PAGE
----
I think it comes down to the type of property and location. It is very appropriate for spare rooms and extensions to existing owner occupied properties where the landlord can host and provide the hospitality. Also the higher premium for the short term lets is a great option for exclusive spots, say in city areas, or areas where there is a short-term explosion in demand. It is clearly not worth it for your suburban apartment; one must remember the type of client searching on this site and the other options available to them. To be successful the property has to offer something different, a unique experience that another hotel or bed and breakfast does not.  Competing on price alone will not be sufficient especially as it is a new way and will be perceived riskier.

Some research and data that can be collected over time as this service becomes more prominent, and then we will be able to analyse with empirical evidence.

For the time being watch the space www.airbnb.com . It is going to have some impact on the industry and may just spring a new range of innovative services and companies that take the market into a new dimension, for the traditional market I do not feel it is a threat yet.

 

Today: New Laws for Landlords, All Tenancy agreements upto £100k become ASTs

Landlords and tenants should be aware of significant new changes around tenancy agreements as of October 1, according to The Deposit Protection Service (The DPS).

From Today, shorthold tenancies where the annual rental amount is above £25,000, but not more than £100,000 a year, will become Assured Shorthold Tenancies and this will apply retrospectively.

However, tenancy deposit protection should not apply retrospectively and, therefore, only new deposits and renewals taken on or after October 1 will definitely need to be protected. The advice from The DPS is to protect all deposits now as it is better to be safe than sorry.

Going forward, this closes a loophole that previously left many of the most vulnerable tenants with no protection. Higher rate tenancies were not originally included under tenancy deposit legislation, which only covered ASTs up to £25,000. Tenancies valued higher than this were seen as contractual tenancies and deposits did not need to be protected.

But this situation, according to The DPS, left some groups such as students or large house-shares vulnerable.

The Deposit Protection Service (The DPS) is calling for all landlords, and tenants, to be aware of this change and also to protect themselves until there has been clarity in this policy area.

This does mean extra paper work for Landlords but it is better to be safe than sorry, the procedure of registering and updating details on the DPS website is very easy and straight forward, http://www.depositprotection.com/

Your tenants can also check if they are covered and overall gives a Landlord a much more professional impression. Make sure you are registered and upto date with all the latest legislation. Do not hesitate to email us: info@PropVestment.com if require any advice, its free!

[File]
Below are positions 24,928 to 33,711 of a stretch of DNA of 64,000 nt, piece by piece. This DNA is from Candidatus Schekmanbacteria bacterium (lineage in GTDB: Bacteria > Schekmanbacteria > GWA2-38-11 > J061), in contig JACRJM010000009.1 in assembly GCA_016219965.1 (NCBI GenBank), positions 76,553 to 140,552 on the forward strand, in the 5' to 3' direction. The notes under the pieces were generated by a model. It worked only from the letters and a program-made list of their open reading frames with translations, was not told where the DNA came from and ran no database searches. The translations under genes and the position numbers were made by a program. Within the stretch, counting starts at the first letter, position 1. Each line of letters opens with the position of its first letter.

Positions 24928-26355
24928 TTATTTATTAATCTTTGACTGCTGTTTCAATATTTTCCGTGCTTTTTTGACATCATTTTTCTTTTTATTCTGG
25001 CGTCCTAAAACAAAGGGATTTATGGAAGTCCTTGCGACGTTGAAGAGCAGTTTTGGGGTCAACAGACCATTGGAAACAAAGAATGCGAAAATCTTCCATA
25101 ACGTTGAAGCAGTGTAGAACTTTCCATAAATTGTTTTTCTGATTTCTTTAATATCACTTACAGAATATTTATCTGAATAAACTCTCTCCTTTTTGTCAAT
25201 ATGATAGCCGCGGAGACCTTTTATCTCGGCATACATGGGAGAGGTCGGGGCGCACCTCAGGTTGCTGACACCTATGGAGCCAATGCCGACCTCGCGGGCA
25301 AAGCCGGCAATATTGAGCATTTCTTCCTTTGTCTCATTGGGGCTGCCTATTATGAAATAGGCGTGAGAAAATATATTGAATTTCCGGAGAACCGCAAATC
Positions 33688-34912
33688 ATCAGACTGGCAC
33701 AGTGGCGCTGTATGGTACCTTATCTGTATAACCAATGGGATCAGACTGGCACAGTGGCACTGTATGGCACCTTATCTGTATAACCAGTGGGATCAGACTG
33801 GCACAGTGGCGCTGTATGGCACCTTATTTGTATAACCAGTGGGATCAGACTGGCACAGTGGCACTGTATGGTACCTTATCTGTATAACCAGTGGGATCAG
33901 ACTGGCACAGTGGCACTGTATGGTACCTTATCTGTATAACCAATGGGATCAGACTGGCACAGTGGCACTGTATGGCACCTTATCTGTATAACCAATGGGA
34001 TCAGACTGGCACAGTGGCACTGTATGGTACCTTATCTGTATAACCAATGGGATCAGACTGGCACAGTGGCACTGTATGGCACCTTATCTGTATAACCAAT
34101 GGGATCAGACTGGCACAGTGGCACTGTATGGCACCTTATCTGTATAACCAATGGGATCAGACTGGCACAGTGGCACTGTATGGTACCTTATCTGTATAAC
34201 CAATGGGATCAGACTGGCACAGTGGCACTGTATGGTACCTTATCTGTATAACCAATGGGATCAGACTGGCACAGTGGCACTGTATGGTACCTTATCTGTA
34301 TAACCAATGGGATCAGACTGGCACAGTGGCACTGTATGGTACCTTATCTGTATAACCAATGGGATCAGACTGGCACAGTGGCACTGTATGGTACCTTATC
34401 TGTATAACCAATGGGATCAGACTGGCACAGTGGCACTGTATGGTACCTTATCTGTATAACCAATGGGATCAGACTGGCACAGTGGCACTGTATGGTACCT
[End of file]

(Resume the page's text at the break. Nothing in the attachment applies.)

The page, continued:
Protect Your Property and Finances: Landlord Insurance

PropVestment: Cover yourself for the rainy day

Are you covered? Do you know your BSI for each property?

Many Landlords, me included, have not always got the right insurance in place for their properties and portfolios. One of the main reasons for this is the lack of information available in the everyday press, news and media. It is not like normal insurance which is shoved down your throat at every bank, supermarket or post office you visit. It is more specialised and can be tailored very much to your needs and you’ll be surprised at how many companies do provide it, and the reason it has come to my attention is I drove past a Direct Line Landlord insurance bill board yesterday.

There are many different types of Landlord. From the individual who is renting out their second home to the ambitious property tycoon with an ever-increasing portfolio of trendy dockside apartments. The common theme for all landlords is the need to purchase landlords insurance to protect their investment.

As a landlord, you are effectively using your property as an extra source of income – and this needs to be protected. A normal home insurance policy is not valid when you are taking an income from the property. A residential landlord policy is what is required.

With the correct landlords insurance policy in place, you can relax knowing that should any damage be caused to the property you are protected against the financial consequences. With this peace of mind in place, you can worry about running your property and nothing else. Read more

HMO: Huge Money Opportunity?

Although Multiple Occupancy can achieve huge rewards in the form of rents, in particular student lets, Landlords must take the required legal procedures to ensure it is all above board. In our experience it is easy to gain over 50% premium on rental income under HMO. There are now professional agents that can take care of the managements and legalities but here are some basics you must know. Licenses are only £335, so get them and don’t risk fines or prosecution when the outlay is so small.

The returns can significant, raising the ROI above any other residential investment, letting are very easy through university listing or sites such as www.spareroom.com.  Please get the relevant advice and don’t take short cuts in the pursuit of profits.

After reading this nitty gritty we offer a fantastic investment opportunity at the bottom of the article.

Here is the Basics

What is an HMO?